|Born||March 9, 1936 (age 83)|
|Alma mater||University of Pennsylvania (BA), Harvard Medical School (MD)|
Richard ("Dick") Wurtman is a medical doctor who spent his career doing basic and translational neuroscience research at Massachusetts Institute of Technology.
Early life and education
Richard Wurtman earned his undergraduate degree at University of Pennsylvania and then went to Harvard Medical School, where he earned his MD in 1960. He did a two year residency at Massachusetts General Hospital, and then joined Julius Axelrod's lab at the National Institutes of Health, which was pioneering studies of neurotransmitters and the ways that drugs affect them.
In 1967 Massachusetts Institute of Technology invited him to open a lab to continue the NIH work in the Department of Nutrition and Food Science, which was the only department doing in vivo work at the time. In the 1980s MIT formed a new department of Brain and Cognitive Sciences, which pulled together people working on psychology, neuroscience, and neuroscience, and Wurtman joined it.
In 1994 he was appointed as the first Cecil H. Green Distinguished Professor at MIT, and by that time was also a Professor of Neuroscience in MIT’s Department of Brain & Cognitive Sciences, and a Professor of Neuropharmacology in the Harvard–MIT Division of Health Sciences & Technology.
He retired in 2011, and by that time he had published around 1,000 papers and trained around 300 students and post-docs.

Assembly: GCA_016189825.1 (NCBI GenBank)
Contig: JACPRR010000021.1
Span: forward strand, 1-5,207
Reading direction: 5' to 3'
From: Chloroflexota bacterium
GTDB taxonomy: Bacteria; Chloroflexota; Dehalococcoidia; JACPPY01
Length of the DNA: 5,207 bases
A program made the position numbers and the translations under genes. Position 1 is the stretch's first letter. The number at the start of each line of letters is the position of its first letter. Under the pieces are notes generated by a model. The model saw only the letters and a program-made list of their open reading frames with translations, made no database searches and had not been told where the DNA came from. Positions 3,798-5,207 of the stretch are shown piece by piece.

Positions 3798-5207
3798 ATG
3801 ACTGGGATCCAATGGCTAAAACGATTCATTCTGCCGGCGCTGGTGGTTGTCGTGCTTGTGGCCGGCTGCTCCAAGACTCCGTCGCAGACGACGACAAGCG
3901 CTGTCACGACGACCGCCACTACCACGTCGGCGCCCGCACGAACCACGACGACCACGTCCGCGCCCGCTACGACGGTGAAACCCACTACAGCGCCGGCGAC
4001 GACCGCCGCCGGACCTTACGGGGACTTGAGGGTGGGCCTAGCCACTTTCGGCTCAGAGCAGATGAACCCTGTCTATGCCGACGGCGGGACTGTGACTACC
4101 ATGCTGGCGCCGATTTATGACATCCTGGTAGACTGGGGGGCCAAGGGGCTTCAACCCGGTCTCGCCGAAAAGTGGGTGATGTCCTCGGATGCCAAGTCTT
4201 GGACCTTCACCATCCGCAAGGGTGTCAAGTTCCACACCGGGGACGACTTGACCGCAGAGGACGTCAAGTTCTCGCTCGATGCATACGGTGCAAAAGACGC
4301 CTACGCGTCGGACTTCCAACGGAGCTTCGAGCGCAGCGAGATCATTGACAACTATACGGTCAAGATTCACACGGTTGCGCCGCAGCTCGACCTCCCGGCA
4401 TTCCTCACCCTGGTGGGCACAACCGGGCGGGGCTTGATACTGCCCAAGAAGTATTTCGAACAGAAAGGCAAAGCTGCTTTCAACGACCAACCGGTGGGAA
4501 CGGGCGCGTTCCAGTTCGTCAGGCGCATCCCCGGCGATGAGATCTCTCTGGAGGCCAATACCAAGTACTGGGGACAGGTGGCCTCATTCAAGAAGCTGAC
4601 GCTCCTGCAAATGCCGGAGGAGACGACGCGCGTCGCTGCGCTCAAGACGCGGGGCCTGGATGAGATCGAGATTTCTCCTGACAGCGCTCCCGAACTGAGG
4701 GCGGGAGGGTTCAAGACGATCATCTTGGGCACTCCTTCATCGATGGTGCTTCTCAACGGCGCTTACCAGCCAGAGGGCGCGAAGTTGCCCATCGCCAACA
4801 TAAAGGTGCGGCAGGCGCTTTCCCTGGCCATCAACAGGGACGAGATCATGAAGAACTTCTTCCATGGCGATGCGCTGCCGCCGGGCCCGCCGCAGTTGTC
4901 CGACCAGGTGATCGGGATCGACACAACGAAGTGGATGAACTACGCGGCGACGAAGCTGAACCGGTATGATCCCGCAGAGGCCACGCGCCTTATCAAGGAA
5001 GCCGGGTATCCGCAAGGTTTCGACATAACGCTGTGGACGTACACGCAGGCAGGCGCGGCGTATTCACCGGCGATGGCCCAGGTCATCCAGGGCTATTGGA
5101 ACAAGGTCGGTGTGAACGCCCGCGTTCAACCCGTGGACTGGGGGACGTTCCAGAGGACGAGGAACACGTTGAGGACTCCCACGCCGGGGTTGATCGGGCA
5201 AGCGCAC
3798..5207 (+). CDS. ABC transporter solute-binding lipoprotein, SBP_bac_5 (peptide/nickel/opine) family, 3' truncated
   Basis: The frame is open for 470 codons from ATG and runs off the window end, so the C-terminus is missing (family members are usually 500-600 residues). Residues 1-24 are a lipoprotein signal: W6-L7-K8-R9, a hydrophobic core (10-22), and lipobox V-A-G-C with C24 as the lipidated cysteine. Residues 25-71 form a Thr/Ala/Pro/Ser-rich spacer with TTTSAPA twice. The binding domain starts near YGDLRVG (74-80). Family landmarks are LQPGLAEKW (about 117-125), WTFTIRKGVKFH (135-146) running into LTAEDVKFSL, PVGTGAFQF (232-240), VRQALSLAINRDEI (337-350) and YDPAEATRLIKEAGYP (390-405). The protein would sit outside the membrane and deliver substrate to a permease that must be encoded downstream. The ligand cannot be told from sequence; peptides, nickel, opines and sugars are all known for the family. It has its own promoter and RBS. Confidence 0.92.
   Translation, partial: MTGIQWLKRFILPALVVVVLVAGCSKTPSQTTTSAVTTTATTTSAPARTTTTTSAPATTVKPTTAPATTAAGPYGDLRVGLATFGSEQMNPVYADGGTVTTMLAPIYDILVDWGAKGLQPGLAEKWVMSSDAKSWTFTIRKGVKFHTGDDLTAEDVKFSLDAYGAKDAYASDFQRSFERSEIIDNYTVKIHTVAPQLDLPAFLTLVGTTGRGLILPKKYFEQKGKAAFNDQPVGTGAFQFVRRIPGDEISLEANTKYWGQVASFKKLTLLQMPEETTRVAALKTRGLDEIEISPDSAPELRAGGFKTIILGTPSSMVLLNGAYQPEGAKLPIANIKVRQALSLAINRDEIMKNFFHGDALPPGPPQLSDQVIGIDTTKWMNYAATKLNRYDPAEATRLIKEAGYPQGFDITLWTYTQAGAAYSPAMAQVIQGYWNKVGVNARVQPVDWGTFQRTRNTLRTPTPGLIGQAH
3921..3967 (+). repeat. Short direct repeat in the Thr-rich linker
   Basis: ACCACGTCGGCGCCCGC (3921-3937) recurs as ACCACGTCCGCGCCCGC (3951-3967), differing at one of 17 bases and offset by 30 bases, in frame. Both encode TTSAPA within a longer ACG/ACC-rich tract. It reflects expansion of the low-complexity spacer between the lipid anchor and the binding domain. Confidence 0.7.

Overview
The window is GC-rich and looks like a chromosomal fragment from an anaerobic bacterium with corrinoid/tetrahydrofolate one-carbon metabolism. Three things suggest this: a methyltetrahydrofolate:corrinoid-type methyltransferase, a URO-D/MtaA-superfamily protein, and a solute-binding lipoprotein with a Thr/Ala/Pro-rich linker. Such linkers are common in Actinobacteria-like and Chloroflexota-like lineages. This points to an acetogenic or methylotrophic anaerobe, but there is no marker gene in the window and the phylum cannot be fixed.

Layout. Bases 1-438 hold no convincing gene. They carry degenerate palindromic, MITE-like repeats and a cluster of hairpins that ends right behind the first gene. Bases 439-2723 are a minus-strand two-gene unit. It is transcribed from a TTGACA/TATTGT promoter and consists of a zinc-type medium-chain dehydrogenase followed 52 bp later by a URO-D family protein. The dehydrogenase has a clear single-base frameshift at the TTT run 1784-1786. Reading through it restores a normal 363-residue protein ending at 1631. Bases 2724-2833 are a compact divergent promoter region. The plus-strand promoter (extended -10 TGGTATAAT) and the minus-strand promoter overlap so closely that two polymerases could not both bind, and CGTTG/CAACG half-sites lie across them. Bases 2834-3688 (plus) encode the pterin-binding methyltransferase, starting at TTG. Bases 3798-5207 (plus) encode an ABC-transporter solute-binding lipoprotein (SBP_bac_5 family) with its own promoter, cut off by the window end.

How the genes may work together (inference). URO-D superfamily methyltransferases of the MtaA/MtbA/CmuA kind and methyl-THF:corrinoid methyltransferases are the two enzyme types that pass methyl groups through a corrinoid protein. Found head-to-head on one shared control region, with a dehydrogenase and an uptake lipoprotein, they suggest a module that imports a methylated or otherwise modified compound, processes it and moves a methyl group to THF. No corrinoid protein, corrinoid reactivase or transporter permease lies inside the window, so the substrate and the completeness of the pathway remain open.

Much of Wurtman's work at MIT involved discovering a new function of an existing biomolecule, like a hormone or neurotransmitter, figuring out how that discovery might be useful in medicine, and then trying to use that biomolecule as a drug itself, or using an existing drug to affect its function, a strategy called drug repurposing. His early affiliation with people in nutrition and food science also led him to consider ways that food and nutrient affect health.
He was involved in the evaluations of aspartame when it was first being introduced as an artificial sweetener; he initially testified on behalf of its manufacturer that it was safe, but subsequent research led him to call, in 1983, for further testing due to his concerns that consuming large amounts (not small amounts) could be harmful.
Along with Nicholas Zervas of Beth Israel Hospital and Harvard Medical School, another early area of Wurtman's research pertained to the neurotransmitter dopamine, and its role in stroke physiology. Wurtman's studies occurred at a time of significant growth in research and understanding of neurotransmitters, with optimistic expectations for practical outcomes.
In the 2000s his lab starting exploring food components that could help maintain or improve the health of the brain, focusing on choline, uridine, and the omega-3 fatty acid DHA; this work became incorporated into the medical food product, Souvenaid.
Serotoninergic synapses are thus a useful target for drugs to treat obesity and other conditions which affect appetite and mood (e.g. premenstrual syndrome; seasonal depression). The patent for using fluoxetine to treat premenstrual dysphoric disorder was licensed to Wurtman's startup, Interneuron, which in turn sold them to Lilly. This became the product marketed as Sarafem.
Wurtman co-founded Interneuron Pharmaceuticals in 1988, which was renamed to Indevus in 2002. Indevus brought an in-licensed product, Trospium chloride, to market before being acquired by Endo Pharmaceuticals in 2009 for $370 million in cash and $267 million in milestones.
Wurtman's patent on using dexfenfluramine, an isomer of fenfluramine, to suppress appetite was also licensed to Interneuron, which licensed the patents to Wyeth; this drug was withdrawn from the market in 1997 after "Phen-fen" was found to be harmful.
Among Wurtman's publications are the following: